As if you all didn’t already know of my love for fairytale retellings based on my reaction to Uprooted last year, let this be a testament. In this version of the classic Russian tale Vasilisa the Beautiful, Katherine Arden reimagines Vasya as the youngest child of a wealthy trader and his late wife, who herself was the daughter of the late ruler.
Vasya is indeed beautiful, but with a wild streak. As her elder sister begins preparing to marry, Vasya’s father Pyotr realizes that there will be no women to run Vasya’s life and makes the decision to remarry himself. At his brother-in-law’s insistence, he marries a woman whose faith dictates her life, and who is nearly as young as his sons.
About this time a young priest is rising to prominence in Moscow, threatening the power of the grand duke and the tentative peace across Russia. The grand duke decrees that the priest will travel with Pyotr when he returns to the north and to serve as the regional priest.
Vasya’s new stepmother and the new priest begin implementing Christian values in place of the old traditions, threatening the ancient spirits that protect Vasya’s homeland. As the townsfolks’ faith in the old ways waivers so do the life forces of their protectors. Vasya can see and communicate with the mysterious creatures, and soon finds herself the protector of the protectors. But a greater evil lurks in the forest, and it is only a matter of time – as the old ones weaken – until it wakes and comes for it’s due.
Much like Uprooted did last year, The Bear and the Nightingale transported me to another realm, another time. The twists and turns! The intricacy of the plot! The landscape itself was so beautifully depicted that it took my breath away. Arden has succeeded in creating a future classic with a permanent place on my shelf. And it’s a series! The second book, The Girl in the Tower, was released last year and the final book in the trilogy has been announced for release sometime early next year. I cannot wait to dive back into Vasya’s world: magical, dangerous, and filled with religion and court intrigue.
HHC Rating: 5 Stars.
Other books in this series:
Book #2 – The Girl in the Tower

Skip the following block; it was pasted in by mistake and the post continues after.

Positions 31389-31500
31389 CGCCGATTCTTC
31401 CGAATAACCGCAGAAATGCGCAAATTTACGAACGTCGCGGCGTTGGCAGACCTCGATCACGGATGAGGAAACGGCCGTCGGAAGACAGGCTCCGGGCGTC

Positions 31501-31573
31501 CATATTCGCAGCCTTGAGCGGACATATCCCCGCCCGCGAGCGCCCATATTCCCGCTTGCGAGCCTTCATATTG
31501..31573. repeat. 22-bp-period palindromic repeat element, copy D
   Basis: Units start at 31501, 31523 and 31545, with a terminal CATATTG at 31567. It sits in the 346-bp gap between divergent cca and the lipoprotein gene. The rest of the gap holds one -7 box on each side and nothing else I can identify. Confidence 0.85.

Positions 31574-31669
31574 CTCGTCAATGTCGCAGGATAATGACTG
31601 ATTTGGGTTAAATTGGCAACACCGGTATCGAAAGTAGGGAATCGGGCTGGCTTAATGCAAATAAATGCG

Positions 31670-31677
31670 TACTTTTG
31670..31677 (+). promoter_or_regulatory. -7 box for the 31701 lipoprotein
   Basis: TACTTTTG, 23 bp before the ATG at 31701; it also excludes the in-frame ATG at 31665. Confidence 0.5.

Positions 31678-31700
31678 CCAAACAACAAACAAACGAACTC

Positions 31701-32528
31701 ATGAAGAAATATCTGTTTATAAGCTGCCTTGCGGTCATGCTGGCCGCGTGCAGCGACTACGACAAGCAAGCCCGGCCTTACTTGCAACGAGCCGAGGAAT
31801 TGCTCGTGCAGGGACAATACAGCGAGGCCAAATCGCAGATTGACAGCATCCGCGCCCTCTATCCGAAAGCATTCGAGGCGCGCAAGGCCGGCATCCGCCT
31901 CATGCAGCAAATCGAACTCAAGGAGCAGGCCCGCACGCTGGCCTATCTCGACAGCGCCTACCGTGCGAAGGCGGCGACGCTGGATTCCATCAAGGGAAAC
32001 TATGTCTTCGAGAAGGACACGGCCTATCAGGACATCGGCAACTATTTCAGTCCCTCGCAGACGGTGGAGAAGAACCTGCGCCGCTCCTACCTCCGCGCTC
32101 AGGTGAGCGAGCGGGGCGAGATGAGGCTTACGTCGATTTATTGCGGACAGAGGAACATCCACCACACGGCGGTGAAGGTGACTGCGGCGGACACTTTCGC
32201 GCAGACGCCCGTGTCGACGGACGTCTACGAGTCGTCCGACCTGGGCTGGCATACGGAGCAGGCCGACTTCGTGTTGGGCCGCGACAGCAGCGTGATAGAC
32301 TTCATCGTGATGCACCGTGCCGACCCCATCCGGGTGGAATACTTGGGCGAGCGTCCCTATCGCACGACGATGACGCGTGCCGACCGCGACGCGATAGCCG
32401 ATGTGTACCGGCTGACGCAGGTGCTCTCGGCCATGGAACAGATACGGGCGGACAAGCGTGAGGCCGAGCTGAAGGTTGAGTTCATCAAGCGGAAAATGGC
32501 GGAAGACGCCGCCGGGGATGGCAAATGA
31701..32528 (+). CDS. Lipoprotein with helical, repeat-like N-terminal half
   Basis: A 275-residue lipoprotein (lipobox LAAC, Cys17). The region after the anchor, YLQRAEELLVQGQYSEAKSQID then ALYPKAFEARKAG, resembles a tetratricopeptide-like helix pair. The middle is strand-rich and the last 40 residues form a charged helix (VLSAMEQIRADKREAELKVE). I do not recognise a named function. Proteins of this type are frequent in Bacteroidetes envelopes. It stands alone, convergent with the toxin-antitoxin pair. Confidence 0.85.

Book #3 – The Winter of the Witch
The Good Novel has been open just over a year in Paris when three of its secret selection committee members are attacked. Now it is up to Ivan, Franchesca, and officer Heffner to unravel the mystery of who is behind the obvious sabotage attempts before someone ends up dead or the store is forced to close. Told from the view of a mysterious narrator who is determined to write the history of the shop and its founders, A Novel Bookstore will carry its readers away just as the stories available at The Good Novel do its customers.
Part mystery, part romance, all literary, A Novel Bookstore astounded me at every turn. Much of the mystery is left in the dark as the narrator can only share what he/she knows, but with each character introduced the intrigue grows and the reader becomes more involved in the story. At 416 pages, this novel is fairly hefty but definitely worth the read. The translation is impeccable. Only one word was mistranslated, and I think it more likely that it was translated correctly and misspelled/autocorrected to the wrong word. While it is, on occasion, hard to understand whether Ivan or Francesa is speaking during their tête-à-têtes due to quotation mark use, the difficulty is only mildly annoying as it typically doesn’t matter for you to know exactly which of them is speaking.
I enjoyed every page immensely, from the bits about book selling to the selection committee, to the backgrounds of the committee people and Ivan and Francesca’s lives. Whether everything was interesting to me because of my love for all things literary as well as historical, or the way the narrator weaves the history of the store, I was mesmerized by every detail. Most of all, from about a third or halfway through the story, I became obsessed with the idea of the narrator. To write, as an author, from a character’s point of view as if they are the author, fascinated me, and then the fact that we do not find out until the final pages who this mysterious narrator is was just too much. I couldn’t put the book down all week, reading a paragraph here and there anytime I had a moment to myself. It is easy to digest, while at the same time it leaves you wanting so much more. The Jane Austen quote, “If a book is well written I always find it too short.” definitely applies in this case.
I do not know if there will be a sequel to Cossé’s work, especially given the way things ended, but if there ever is another work like it or involving The Good Novel and its colorful cast of characters, I will be there on release day to buy it.